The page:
I thought it would be helpful to spell out the different types of editing that occur in the book writing process. The terms “proofread” and “copy edit” are often used in the general population to mean the same thing (looking for errors in text), but they’re not the same. And most people haven’t even heard of the term, “line edit.” I’ll explain all the differences here.
A manuscript evaluation (also called a “manuscript critique”) is high-level short report (1-3 pages) on strengths and weaknesses of the manuscript. A manuscript evaluation can occur after the book has been completed, or part way through the book, if the author wants feedback to see if they’re on the right track.
The evaluation tries to answer high-level questions like:
- Does this book fulfill its intended purpose?
- Does it make sense?
- Does it have a solid structure?
- Is the material compelling?
- If a story is being told, does the chronology flow properly?
- Is the subject matter and/or language appropriate for its intended audience?
- And for non-fiction books used as marketing tools, does the book accurately represent the author and their services?
NOTE: You don’t HAVE TO start with a manuscript evaluation. Since a manuscript evaluation is usually much cheaper than the more involved developmental edit, some authors start there, and then proceed with a developmental edit if needed. Some people might jump right into a developmental edit. Some editors will provide a discount on a developmental edit for customers who start with a manuscript evaluation (I do this!).
“Developmental edit” is a misnomer; a developmental edit doesn’t edit your words directly. A developmental edit is another high-level evaluation of a manuscript to assess its overall quality and effectiveness, with the addition of more detailed feedback. A developmental edit produces a longer detailed report (6-10 pages, often with chapter breakdowns) and also includes inline comments and suggestions throughout the manuscript itself.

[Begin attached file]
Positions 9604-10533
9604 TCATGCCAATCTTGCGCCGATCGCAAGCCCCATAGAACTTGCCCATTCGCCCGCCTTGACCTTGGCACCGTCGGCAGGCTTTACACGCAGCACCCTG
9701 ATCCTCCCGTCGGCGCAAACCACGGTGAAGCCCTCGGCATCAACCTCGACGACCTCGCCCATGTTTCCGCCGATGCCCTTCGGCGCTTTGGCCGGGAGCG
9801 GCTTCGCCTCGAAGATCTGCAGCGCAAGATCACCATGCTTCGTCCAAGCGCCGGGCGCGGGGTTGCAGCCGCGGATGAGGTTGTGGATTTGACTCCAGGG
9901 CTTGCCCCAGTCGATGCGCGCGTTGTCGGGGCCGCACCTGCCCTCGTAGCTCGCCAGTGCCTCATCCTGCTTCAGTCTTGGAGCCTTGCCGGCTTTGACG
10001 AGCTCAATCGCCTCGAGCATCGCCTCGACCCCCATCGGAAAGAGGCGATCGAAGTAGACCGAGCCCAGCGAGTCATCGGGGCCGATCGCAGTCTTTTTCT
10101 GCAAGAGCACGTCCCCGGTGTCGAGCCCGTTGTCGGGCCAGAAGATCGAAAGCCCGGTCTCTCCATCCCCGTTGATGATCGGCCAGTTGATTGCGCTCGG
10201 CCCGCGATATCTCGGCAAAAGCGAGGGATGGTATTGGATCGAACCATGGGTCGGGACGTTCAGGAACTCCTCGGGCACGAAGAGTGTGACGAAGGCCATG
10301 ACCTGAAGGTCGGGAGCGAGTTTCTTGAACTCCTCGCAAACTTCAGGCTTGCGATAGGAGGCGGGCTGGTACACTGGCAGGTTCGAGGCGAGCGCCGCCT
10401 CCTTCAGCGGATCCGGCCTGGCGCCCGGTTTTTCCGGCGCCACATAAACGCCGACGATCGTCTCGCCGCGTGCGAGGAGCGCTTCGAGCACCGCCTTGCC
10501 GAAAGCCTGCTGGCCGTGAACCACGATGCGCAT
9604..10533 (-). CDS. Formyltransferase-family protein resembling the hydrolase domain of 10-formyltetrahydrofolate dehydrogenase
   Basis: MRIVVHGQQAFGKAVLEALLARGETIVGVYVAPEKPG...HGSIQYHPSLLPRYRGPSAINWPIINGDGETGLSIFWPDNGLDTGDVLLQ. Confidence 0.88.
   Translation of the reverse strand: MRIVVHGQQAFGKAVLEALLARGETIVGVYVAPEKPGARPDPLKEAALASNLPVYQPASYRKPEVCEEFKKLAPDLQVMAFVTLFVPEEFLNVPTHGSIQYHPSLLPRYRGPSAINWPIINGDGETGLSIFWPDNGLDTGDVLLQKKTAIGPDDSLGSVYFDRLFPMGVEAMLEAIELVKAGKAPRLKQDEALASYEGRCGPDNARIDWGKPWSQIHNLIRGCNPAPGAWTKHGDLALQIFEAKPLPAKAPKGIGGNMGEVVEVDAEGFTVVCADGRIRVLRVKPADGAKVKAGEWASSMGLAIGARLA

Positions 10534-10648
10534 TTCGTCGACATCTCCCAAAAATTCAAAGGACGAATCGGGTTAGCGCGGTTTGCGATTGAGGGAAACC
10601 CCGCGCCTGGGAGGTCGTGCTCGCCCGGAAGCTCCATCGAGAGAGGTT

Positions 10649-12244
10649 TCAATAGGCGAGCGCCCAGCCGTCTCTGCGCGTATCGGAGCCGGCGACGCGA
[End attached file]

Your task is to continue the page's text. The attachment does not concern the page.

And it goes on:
At this point in the editing process we aren’t concerned with sentence and paragraph-level editing, or grammar, spelling, or typos. Why? Because the material will likely be rewritten one or more times by the author.
A manuscript evaluation is usually a one-and-done deal, while a developmental edit is often a back-and-forth process between editor and author. The editor gives the author a set of suggestions to work on for the book, the author makes fixes, and then the manuscript comes back to the developmental editor. Most editors include an additional “round” of a developmental edit in their pricing (with additional rounds available for an additional fee).
After any higher-level structural or strategic issues are worked out, the book can move to the line editing stage. The editor now evaluates how good the actual writing is, and whether it is communicating information clearly and effectively. The editor will do things like:
- Ensure terminology is explained
- Ensure information and/or terminology is used consistently
- Fix instances of repeated words or phrases in close proximity